Pizzeria Bruno (SD)

Spicy olive oil was placed on the table. This was a special sign from the pizza gods, as pizza houses in the U.S. NEVER have chili oil, which is such a staple in pizzerias in Italy.

Pizzeria Bruno (SD)

The classic Margherita: Tomato sauce, fresh basil and mozzarella di Bufala. Please take note of the char bubbles. Importantissimo.

Pizzeria Bruno (SD)

The mozzerella was $5 extra but totally worth it if you're interested in eating your pizza with the BEST CHEESE IN THE WORLD. At least on pizza.

Pizzeria Bruno (SD)

The Salami: Tomato sauce, mozzerella, reggiano, soppressata, and olives. Again, the char bubbles.

Pizzeria Bruno (SD)

Isn't she luscious?

Pizzeria Bruno (SD)

La Campania: Tomato sauce, mozzerella, mushrooms, fennel sausage, roasted onions.

Pizzeria Bruno (SD)

This pizza was my favorite. The sausage was flavorful, as were the roasted onions, that are so much sweeter than just tossing them on raw. The mushrooms were cut thick, adding a great texture to the entire thing. Bravo.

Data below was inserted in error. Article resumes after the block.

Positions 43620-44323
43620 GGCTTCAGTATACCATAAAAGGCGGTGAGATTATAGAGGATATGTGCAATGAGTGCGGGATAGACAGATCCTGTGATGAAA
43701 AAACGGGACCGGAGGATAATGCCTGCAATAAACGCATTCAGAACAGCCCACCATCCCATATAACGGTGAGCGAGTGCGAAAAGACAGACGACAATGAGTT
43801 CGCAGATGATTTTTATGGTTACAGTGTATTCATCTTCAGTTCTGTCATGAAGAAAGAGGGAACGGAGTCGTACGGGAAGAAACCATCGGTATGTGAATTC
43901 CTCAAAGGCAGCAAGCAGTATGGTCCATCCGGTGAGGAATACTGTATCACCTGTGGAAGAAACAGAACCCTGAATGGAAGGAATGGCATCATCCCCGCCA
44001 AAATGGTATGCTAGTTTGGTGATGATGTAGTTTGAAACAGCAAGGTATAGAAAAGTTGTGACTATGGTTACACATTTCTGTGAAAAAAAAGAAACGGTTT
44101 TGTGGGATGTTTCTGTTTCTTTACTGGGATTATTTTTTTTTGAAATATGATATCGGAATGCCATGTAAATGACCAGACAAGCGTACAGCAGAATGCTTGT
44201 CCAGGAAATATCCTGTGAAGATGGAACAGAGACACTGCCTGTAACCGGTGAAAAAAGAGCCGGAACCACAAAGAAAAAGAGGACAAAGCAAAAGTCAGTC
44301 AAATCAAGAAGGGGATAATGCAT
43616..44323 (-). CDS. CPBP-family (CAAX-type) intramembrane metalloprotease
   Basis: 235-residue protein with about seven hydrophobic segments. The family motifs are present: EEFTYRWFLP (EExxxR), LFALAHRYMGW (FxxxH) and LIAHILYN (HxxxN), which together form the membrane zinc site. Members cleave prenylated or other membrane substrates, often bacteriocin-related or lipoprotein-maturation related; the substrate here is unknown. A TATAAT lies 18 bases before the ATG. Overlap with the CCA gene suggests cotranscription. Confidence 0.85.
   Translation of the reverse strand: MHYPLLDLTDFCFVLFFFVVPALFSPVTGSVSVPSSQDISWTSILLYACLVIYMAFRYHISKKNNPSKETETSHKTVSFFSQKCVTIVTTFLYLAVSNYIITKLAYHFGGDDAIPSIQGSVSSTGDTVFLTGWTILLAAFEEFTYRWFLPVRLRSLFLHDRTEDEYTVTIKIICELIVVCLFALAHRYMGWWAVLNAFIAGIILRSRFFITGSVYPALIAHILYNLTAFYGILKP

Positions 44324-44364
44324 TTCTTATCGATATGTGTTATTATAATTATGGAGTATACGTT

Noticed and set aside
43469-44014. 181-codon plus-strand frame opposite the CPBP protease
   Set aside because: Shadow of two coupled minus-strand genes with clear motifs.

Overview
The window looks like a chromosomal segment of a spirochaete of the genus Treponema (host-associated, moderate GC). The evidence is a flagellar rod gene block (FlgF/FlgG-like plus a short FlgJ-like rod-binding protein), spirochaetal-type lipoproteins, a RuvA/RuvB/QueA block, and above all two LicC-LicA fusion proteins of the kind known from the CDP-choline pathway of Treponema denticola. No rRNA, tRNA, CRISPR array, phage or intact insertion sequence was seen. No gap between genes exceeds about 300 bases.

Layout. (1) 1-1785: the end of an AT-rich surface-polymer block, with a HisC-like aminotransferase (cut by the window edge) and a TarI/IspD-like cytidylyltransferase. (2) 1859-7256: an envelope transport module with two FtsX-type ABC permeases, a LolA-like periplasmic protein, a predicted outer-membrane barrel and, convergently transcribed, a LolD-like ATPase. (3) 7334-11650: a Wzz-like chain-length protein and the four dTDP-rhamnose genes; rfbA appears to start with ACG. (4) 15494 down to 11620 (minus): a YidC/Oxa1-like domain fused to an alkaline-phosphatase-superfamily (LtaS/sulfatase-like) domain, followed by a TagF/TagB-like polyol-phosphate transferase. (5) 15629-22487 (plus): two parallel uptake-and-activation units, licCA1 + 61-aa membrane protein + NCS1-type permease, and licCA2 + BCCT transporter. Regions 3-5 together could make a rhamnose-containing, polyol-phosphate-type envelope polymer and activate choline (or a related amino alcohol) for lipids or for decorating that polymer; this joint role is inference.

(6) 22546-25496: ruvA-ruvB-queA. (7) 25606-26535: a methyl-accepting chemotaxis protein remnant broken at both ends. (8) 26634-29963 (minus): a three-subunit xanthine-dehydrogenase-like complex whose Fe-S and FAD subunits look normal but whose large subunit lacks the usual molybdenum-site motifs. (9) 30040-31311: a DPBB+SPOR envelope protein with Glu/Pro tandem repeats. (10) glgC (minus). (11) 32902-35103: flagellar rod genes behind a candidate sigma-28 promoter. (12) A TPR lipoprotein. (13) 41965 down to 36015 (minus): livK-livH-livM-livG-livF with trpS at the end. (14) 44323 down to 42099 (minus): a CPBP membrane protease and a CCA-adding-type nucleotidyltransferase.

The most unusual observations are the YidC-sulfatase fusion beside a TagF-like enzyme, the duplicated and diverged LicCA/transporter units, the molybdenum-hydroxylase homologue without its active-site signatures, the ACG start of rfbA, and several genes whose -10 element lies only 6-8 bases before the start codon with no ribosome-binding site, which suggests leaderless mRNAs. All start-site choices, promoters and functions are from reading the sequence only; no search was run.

Interior of the crust: this is where Bruno distinguishes itself from just another pizzeria, or even the standard napoletana pizza-- the texture is actually rather spongy. There was such an airiness to it, we loved this! It had a really a unique bite.

Pizzeria Bruno (SD)

I have heard comments that this pizza is "soggy". Good pizza should never be decribed this way, but actually, this style of pizza tends to get pretty wet, that is true, from all the sauce and olive oil and cheese. It's pretty normal, so don't be alarmed-- although come on, who wants a "dry" pizza?? Not me! I want the sauce and cheese to meld together and explode in my mouth, thank you.

Aerial view. Forgot to take a pizza upskirt picture but you can see the bottom of one of the slices on my plate below. I would say it was charred just right-- pretty pale in color, and dotted with sporadic blackened spots.

Pizzeria Bruno (SD)